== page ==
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Discuss the distinctive qualities and effects of the poem Mr Bleaney.

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Discuss the distinctive qualities and effects of the poem 'Mr Bleaney'. The poem appears to express the thoughts of Larkin as he views the rented room of 'Mr Bleaney'. In exposing the lonely, monotonous life of this figure, Larkin is unable to criticise as he sees a reflection of his own life. The poem addresses the key themes of loneliness and the shallowness of human life from the outset. The name 'Mr Bleaney as the title evokes the emotion of insipidness as the word conjugation is very monotonous with no strong syllables. Similar to the nature of the room Larkin describes, the name has little stimulation. This monotony is reinforced in the concept of him renting a 'room' as this has little status in comparison of being an 'owner'. The theme of the shallowness of existence is present from the clinical nature in which the landlord refers to his death as 'they moved him'. The use of indifferent language to refer to his death shows the little care for the ending of his life. ...read more.


This is particularly noticeable in the use of derogatory language; 'tussocky, 'littered' and 'upright'. However, from the mid point of the third stanza this gives way to one of melancholy. In studying the life of Mr Bleaney he has found a resemblance to his own life. The reference to 'so it happens that I lie where Mr Bleaney lay' shows he understands his own place in life is not superior to that of Mr Bleaney as he too does not own his own property or has made a lasting feature on the room. The lack of self confidence is 'stuffing my ears with cotton-wool' shows Larkin's inability to confront situations in favour of inversion. This parallels the life of Mr Bleaney in his repetition of each year following the same pathway 'Christmas at his sister's in stoke' and 'the Frinton folk who put him up for summer holidays'. In the closing stanza of the poem, Larkin refers to how one measures the success of life on how we live. ...read more.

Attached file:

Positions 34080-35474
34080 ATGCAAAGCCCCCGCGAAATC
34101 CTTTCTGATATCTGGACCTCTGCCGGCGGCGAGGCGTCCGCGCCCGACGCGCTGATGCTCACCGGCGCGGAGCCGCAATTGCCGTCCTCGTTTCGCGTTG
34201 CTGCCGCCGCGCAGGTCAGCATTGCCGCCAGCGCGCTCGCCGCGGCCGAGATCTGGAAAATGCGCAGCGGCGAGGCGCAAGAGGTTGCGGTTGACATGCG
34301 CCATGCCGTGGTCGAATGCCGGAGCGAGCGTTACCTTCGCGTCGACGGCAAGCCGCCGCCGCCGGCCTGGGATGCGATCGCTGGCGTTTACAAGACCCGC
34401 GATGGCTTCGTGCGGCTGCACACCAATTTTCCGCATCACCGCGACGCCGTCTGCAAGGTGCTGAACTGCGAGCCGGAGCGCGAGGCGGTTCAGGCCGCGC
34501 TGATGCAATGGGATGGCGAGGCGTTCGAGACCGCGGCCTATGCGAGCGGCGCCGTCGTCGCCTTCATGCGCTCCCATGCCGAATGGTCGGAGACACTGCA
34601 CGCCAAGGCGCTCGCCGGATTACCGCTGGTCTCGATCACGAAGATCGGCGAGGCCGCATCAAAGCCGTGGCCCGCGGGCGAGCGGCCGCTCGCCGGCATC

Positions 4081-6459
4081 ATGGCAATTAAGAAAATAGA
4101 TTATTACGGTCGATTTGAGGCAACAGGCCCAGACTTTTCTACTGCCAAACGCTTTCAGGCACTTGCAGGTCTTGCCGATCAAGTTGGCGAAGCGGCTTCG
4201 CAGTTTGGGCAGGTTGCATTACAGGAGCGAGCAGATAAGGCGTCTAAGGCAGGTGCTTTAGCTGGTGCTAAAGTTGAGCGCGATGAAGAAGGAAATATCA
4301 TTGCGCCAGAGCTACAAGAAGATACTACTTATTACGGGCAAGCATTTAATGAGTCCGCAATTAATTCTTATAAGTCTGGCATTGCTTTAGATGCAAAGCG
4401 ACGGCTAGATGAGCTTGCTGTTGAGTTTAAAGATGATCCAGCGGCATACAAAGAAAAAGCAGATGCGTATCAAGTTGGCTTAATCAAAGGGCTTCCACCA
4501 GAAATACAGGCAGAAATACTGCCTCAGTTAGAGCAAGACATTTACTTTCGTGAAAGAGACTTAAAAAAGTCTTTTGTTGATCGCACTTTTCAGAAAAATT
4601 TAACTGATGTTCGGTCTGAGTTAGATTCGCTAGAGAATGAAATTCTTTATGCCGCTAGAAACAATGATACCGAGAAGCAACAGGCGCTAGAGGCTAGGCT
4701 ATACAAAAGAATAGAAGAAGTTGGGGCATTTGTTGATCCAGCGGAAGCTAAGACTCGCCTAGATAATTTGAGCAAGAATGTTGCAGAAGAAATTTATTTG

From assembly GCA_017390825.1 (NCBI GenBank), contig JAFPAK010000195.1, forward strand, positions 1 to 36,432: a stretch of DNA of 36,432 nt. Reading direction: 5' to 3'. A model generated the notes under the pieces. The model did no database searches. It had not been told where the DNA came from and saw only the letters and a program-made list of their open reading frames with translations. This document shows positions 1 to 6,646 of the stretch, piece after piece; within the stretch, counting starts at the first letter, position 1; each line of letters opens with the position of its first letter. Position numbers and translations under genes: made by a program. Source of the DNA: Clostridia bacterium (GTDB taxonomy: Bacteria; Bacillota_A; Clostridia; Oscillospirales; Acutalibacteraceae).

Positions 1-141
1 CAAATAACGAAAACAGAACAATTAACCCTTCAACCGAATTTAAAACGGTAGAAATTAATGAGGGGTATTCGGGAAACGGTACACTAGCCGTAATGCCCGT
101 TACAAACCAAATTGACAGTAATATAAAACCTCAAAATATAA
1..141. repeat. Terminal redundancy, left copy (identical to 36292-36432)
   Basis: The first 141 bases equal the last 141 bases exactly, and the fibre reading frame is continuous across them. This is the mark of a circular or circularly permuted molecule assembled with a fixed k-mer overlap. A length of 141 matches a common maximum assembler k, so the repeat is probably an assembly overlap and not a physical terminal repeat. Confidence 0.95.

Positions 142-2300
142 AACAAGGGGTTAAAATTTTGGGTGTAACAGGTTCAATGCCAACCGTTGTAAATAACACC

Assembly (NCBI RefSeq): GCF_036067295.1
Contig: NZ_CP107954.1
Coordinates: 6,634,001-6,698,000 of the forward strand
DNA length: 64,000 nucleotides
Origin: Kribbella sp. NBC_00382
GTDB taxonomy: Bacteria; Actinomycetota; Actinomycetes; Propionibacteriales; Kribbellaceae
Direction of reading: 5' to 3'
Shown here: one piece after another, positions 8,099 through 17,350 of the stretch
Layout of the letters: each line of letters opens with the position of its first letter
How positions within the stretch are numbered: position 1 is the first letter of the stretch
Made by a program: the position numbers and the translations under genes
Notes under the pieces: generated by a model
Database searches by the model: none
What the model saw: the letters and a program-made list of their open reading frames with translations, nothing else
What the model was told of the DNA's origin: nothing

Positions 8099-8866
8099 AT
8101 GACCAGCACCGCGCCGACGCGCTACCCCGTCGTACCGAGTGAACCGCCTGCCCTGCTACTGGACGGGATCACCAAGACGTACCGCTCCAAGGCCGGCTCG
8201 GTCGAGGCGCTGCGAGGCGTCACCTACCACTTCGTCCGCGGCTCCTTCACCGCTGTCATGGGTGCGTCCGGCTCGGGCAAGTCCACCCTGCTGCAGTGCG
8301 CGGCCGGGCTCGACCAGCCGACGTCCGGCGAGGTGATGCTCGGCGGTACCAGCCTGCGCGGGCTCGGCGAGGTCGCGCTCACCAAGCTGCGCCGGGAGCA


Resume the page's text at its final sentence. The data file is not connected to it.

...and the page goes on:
The use of the enjambment overriding stanza division shows the pointlessness and tedious nature of Mr Bleaney's life whilst providing momentum for the poem. By having the fifth stanza end-stopped there is a double pause when reading allowing Larkin to change the tone of the poem. By having the first line of the new stanza ending in 'frigid wind' Larkin sets the tone as being pessimistic because both words have negative connotations. The lack of metaphors and similes ensures the poem closely parallels reality. Whilst being based in reality, the lack of creative inspiration in evocative descriptions reinforces the pointlessness of both Bleaney and Larkin's life. Larkin has used the landlady and Mr Bleaney, as the focus for the humour in the poem but it is the landlady who comes across as the comic if somewhat pitiful character. The ironic humour is used as the lighter side of the poem to contrast its dark overtones and highlights the contrasting duality that is inherent throughout. The poem of 'Mr Bleaney' was written in the 1950s reflecting the angst of the period after World War 2. The depressive nature of the poem reveals a phase of change and uncertainty. ...read more.

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